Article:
Blame Bing: Why The Google Phone Gallery Doesn’t List Verizon’s Best Android Phone
Google rolled out a new Google Phone Gallery today, a handy way to see the amazingly huge number of Google-backed Android phones out there. But if you’re looking for what Google CEO Eric Schmidt called the best rival to the iPhone, the Samsung Galaxy, it’s missing for Verizon. Why? Verizon’s Galaxy phone uses Bing as […]
Google rolled out a new Google Phone Gallery today, a handy way to see the amazingly huge number of Google-backed Android phones out there. But if you’re looking for what Google CEO Eric Schmidt called the best rival to the iPhone, the Samsung Galaxy, it’s missing for Verizon. Why? Verizon’s Galaxy phone uses Bing as its default service.
On Verizon’s site, you can see that the Samsung Fascinate, a “Galaxy-class” Android-powered phone, is on sale:
But it doesn’t appear in Google’s list of Verizon’s Android phones:
As we covered earlier, the new gallery doesn’t bill itself as a listing of all Android devices but of:
Android-powered devices that deliver the best Google experience today
I’d have to agree. A phone that doesn’t use Google search is hardly delivering the “best Google experience.” But still, it feels odd not to be listed, especially when Google’s Schmidt said the Galaxy class phones were better than the iPhone.
This came up two weeks ago during a press lunch at Google’s Zeitgeist partners conference. TechCrunch editor Mike Arrington asked when there would be an Android phone as good as the iPhone. Schmidt responded, at the beginning of the video below, “You’re not familiar with the Samsung Galaxy S?”
The Galaxy S is Samsung’s Android-powered phone that is sold under different names by different carriers — the same basic phone, in some ways, though the exact hardware specs may be different. Google does list the Galaxy devices for all other major US carriers: the Samsung Epic at Sprint, the Samsung Captivate with AT&T and the Samsung Vibrant with T-Mobile:
The Verizon Fascinate goes missing because rather than using Google by default, it uses Bing. In fact, I’ve read various reports that the default cannot be changed at all, though I’ve also read you add Google services manually. When the Android 2.2 software update happens later this year, that process will get easier, but the search button will remain locked to Bing. [The Motorola Devour also isn’t listed at Google, despite using Google. No idea why — perhaps it’s deemed deficient for other reasons].
Personally, I’ve been waiting for the Samsung Galaxy to come to Verizon. I was pretty sure that was the phone I wanted to jump to (I’m using an iPhone 4 as well as a Droid 2 that I was given at a Google press event, which will run out of its trial time soon). But I don’t want to jump to a phone that forces me to use Bing (sorry, Bing). Similarly, I expect Google-friendly phones should allow easy swapping to other providers (though somehow, I suspect that’s not always the case).
It’s unclear what’s caused Verizon to suddenly Bingify the Samsung Fascinate. Verizon has a deal signed in 2009 to make Bing the default search engine for its phones, or at least that was the impression given when the deal was announced. But apparently, Android was exempted. In fact, later that year, Google and Verizon announced a deal to cooperate on development of Android devices.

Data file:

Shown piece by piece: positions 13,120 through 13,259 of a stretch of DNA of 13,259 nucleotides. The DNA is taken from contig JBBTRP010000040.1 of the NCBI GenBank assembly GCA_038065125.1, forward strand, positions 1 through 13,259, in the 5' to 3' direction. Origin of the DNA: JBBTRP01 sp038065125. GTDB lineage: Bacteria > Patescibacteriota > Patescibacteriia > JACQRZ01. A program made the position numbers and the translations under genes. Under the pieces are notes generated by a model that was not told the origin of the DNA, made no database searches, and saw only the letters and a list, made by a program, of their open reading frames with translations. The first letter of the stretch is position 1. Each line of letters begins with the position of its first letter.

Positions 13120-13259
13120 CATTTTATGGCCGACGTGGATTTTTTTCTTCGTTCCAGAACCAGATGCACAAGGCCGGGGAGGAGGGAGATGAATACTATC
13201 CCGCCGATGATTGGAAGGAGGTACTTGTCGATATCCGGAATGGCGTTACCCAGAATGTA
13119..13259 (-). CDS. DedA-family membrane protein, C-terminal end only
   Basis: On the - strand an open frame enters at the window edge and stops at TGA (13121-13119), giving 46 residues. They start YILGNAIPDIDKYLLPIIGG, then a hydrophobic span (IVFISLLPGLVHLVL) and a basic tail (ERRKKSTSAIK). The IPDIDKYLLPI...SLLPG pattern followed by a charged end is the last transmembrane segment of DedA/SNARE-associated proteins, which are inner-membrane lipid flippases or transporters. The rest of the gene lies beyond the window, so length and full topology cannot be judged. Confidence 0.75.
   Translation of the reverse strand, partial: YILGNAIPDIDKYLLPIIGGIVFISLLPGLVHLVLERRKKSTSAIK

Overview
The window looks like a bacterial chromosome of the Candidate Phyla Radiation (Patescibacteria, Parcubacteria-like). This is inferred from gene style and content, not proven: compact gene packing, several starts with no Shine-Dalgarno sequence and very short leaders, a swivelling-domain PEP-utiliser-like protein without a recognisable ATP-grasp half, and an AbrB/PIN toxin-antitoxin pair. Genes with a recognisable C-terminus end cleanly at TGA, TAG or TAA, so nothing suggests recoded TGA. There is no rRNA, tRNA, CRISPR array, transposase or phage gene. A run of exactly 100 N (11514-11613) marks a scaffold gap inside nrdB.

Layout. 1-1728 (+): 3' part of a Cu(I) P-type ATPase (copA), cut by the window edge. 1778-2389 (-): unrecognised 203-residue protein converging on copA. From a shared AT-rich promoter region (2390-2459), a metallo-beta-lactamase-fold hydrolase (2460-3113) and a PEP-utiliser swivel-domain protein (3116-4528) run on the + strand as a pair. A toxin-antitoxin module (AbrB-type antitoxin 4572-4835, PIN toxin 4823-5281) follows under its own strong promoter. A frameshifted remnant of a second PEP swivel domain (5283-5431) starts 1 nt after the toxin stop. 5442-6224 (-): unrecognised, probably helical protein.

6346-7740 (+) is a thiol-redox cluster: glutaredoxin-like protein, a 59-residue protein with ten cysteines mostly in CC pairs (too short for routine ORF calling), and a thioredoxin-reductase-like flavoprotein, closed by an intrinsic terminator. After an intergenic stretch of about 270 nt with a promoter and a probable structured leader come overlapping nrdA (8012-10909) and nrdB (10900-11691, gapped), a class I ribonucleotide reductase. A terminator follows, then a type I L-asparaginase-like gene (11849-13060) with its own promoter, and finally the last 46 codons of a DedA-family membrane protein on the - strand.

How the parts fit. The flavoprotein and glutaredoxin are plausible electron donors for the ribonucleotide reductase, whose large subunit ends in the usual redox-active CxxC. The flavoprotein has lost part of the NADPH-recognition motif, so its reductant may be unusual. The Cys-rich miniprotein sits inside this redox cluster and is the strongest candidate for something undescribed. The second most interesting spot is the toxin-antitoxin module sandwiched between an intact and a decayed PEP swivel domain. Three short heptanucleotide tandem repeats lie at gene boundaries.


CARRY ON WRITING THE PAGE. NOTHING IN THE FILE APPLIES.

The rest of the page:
When Verizon forced a Bing default on its Blackberry users, there were complaints from existing customers. To date, I haven’t heard much about Verizon Fascinate customers loudly complaining that they can’t get Google. My guess would be that this is because since they’re using a new phone, most may not have noticed a “switch” — which is good news for Bing.
Bing is also pushing to get on other Verizon Android phones through an app it released recently — a Bing app just for Verizon and not other carriers. That makes me wonder if existing Android devices at Verizon already sold to consumers will get an “upgrade” to Bing the next time a software update is pushed out.
The Samsung Fascinate is not the first Android phone to be de-Googlefied. Earlier this year, for example, AT&T’s first Android phone, the Motorola Backflip, had Google cut out and replaced with Yahoo (and it’s not listed in the new Google Phone Gallery, either). It’s the kind of thing that Google execs will even point out at times, as a sign of how open Android is and how independent of Google it’s supposed to be.
But on its consumer-facing phone site, Google apparently feels no need to tout how Android is so open you can even get it without Google.
Also see Schmidt: Forcing Carriers To Provide “Clean” Android Would Violate Principle Of Open Source, which covers why Google doesn’t feel it can force carriers or handset makers to allow consumers to override default choices and other things that might be forced on them.
For related news, see Techmeme.
Postscript from Greg: I asked about the Android-Bing policy at Verizon. Here’s the response I received from a Microsoft spokesperson:
Over the coming months, Verizon will launch new Android devices, which will be pre-loaded with Bing. Bing will not be the exclusive search provider on all Verizon Android devices.
I was also told that Verizon would make the decision about which Android phones would feature Bing and which ones would have Google as the default search engine.
While we in the world of tech blogs and search marketing care about which engine is the default on Android devices, the real question is will the public at large? In other words, would Bing vs. Google as the search default cause a person to make a different handset choice?